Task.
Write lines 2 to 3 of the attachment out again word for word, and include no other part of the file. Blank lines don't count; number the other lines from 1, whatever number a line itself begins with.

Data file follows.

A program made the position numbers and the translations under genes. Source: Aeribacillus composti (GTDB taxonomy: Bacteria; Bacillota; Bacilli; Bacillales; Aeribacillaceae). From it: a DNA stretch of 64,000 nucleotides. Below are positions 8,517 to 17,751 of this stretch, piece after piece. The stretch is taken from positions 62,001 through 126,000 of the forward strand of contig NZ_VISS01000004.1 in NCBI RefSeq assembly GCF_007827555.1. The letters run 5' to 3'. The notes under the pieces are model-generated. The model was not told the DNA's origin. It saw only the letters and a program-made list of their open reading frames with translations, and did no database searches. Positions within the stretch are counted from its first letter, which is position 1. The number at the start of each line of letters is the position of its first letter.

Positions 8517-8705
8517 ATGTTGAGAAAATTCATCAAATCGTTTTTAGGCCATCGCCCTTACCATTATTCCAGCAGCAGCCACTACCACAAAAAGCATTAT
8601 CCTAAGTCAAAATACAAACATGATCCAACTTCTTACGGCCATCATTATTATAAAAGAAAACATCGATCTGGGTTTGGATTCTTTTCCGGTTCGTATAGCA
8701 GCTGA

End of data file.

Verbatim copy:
Positions 8517-8705
8517 ATGTTGAGAAAATTCATCAAATCGTTTTTAGGCCATCGCCCTTACCATTATTCCAGCAGCAGCCACTACCACAAAAAGCATTAT